One of the basic elements of food and wine pairing is matching the “weight” of both the items, to create balance. When it comes to food, an example of different types of weight could be a heavy red sauce pasta and a more delicate and light salad. The weight of the food can also be determined by its flavours. This means that, a preparation that is intense flavour wise would be considered heavy, whereas a preparation consisting of more subtle flavours would be considered lighter. In wine tasting, the alcohol level is the primary dictator of its body. You can also get this information easily on our website. In the description of every bottle of wine, you will be able to find out if the wine has a low, medium or high body. If you attempt to balance the weight of the pair, it can make for a smoother pairing experience.
But What Are the Different Pairing Methods?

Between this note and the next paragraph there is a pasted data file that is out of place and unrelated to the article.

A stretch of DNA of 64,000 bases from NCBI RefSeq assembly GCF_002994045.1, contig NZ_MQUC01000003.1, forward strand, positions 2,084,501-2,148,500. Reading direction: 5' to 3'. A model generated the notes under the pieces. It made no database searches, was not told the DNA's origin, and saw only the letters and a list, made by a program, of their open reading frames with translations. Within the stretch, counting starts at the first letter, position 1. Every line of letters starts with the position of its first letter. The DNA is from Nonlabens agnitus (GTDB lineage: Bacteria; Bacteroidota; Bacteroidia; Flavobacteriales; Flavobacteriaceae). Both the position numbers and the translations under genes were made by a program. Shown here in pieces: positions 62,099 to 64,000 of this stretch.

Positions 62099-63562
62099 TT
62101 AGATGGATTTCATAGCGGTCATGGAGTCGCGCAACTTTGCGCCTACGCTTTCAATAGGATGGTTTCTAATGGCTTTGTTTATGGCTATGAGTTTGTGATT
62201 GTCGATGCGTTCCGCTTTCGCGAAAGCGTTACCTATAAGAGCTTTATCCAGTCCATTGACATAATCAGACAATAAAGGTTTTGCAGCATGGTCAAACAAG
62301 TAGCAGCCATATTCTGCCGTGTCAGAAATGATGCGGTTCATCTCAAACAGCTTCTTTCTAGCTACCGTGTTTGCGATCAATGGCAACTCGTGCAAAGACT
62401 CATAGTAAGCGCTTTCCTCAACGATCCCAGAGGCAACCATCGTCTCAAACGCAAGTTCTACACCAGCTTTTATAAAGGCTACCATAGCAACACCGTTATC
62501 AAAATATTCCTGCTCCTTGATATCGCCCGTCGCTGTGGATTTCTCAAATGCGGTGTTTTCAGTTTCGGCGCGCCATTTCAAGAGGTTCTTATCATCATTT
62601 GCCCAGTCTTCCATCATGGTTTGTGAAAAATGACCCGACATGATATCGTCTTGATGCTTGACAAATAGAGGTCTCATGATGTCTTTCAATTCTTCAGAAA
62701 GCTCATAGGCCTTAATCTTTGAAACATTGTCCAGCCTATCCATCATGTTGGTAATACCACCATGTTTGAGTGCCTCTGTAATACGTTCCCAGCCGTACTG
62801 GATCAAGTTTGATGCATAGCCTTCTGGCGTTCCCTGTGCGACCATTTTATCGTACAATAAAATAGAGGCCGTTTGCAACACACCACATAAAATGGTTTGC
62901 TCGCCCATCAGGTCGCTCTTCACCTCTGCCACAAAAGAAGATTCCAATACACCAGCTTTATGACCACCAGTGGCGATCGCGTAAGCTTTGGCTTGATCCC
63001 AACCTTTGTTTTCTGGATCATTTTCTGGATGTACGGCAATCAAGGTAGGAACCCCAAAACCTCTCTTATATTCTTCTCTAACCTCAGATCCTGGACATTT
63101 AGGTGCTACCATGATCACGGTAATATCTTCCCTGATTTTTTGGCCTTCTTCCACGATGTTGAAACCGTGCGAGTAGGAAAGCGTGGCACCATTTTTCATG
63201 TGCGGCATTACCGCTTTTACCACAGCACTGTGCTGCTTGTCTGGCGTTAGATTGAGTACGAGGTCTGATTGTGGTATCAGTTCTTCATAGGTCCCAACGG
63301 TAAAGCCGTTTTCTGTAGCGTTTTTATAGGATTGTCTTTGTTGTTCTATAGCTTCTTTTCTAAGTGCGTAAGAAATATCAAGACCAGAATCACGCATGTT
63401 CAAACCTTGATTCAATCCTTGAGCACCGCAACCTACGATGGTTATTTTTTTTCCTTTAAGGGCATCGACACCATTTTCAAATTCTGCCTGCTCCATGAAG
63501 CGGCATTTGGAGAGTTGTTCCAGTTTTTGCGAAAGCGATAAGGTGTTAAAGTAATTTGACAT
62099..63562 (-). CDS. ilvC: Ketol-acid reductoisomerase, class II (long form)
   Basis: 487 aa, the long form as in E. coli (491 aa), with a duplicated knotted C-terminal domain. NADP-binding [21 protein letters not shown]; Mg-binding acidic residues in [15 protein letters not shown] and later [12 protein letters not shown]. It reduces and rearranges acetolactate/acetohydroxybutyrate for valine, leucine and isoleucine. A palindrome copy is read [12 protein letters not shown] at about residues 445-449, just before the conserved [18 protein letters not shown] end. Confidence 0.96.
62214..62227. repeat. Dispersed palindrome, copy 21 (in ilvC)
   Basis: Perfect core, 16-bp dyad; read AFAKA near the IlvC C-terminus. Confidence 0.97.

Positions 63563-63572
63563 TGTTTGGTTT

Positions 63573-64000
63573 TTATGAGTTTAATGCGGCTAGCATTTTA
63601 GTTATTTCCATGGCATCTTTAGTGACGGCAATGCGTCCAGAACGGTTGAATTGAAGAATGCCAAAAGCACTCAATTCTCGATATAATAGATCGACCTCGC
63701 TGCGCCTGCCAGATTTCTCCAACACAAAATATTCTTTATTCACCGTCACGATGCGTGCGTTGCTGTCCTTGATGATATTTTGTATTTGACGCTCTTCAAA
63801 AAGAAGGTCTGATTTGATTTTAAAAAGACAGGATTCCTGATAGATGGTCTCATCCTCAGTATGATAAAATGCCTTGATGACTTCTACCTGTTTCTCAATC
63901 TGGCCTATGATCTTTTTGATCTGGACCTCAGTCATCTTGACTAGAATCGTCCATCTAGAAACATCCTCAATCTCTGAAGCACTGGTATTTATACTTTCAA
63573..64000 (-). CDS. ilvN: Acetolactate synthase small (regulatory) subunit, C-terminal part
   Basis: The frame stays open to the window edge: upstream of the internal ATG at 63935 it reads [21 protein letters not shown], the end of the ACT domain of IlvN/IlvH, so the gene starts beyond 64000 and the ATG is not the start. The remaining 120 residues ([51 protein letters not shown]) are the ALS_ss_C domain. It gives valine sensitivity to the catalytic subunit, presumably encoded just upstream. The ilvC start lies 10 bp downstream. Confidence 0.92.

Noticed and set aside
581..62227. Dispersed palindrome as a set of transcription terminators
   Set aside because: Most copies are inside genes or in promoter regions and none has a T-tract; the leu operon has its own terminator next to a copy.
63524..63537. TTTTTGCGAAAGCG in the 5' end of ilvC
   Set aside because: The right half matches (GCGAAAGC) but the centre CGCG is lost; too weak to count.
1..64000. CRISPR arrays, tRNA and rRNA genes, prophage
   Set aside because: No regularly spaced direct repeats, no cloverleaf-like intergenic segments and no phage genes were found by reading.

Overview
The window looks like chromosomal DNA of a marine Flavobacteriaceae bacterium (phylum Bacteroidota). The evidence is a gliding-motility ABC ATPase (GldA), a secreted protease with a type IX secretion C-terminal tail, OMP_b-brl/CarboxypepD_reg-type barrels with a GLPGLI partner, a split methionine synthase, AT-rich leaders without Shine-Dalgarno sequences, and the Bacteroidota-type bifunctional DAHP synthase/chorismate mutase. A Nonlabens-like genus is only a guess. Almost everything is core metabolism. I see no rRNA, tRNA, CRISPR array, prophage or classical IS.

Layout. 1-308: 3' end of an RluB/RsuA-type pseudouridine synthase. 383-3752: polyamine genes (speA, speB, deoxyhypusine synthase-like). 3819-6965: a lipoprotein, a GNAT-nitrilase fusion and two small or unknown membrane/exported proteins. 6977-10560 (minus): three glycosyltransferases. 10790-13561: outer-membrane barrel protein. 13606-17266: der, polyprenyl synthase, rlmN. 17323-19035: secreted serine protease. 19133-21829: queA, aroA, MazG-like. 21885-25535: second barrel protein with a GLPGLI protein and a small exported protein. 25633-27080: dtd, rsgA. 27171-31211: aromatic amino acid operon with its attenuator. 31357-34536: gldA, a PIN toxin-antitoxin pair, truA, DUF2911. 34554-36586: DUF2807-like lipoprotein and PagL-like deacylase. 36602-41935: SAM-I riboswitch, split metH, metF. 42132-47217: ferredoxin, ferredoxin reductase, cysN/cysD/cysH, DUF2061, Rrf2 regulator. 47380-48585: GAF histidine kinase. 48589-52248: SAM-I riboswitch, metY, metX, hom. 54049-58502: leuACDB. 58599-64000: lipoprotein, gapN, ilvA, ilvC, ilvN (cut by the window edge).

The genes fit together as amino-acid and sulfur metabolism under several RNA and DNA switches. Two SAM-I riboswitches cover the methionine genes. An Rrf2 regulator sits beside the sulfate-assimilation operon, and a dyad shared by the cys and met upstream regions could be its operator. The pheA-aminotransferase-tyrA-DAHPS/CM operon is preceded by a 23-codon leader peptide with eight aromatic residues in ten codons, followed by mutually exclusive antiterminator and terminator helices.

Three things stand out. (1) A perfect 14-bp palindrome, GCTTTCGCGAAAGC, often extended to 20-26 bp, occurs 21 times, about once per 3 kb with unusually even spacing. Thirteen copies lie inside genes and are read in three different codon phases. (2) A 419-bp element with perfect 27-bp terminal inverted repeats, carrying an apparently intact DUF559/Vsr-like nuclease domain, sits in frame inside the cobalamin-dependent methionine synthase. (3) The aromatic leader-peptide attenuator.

Every wine pairing falls within two categories. These include congruent pairings and complementary pairings.
Congruent pairing creates balance by amplifying the shared flavours between the food and the wine. Even the after taste of the wine can be matched to the flavours of a certain dish to create a good pair. For instance, red wine with a buttery aftertaste can be paired with buttery pasta. The important thing to consider in order to ensure the best congruent pairing experience, is to make sure that the wine is not submerged by the flavours of the food. This can be taken care of by keeping the weight matching aspect in mind. A glass of Rasa Syrah, which is full-bodied, will have a similar flavour profile to grilled meats and thus could make a great congruent pairing. The following universal tips cover all the basics and make it easier for you to understand what you can pair with your preferred glass of wine, to explore different congruent flavour combinations.
Red Wines With Red Meat
The reason that this quick tip works well, is because red wine has the ability to soften the proteins in the meat and also helps enhance the flavours of the fat. The softening is done by the tannin found in red wine. Rasa Zinfandel is an example of such a wine that pairs very well with Pork Stew.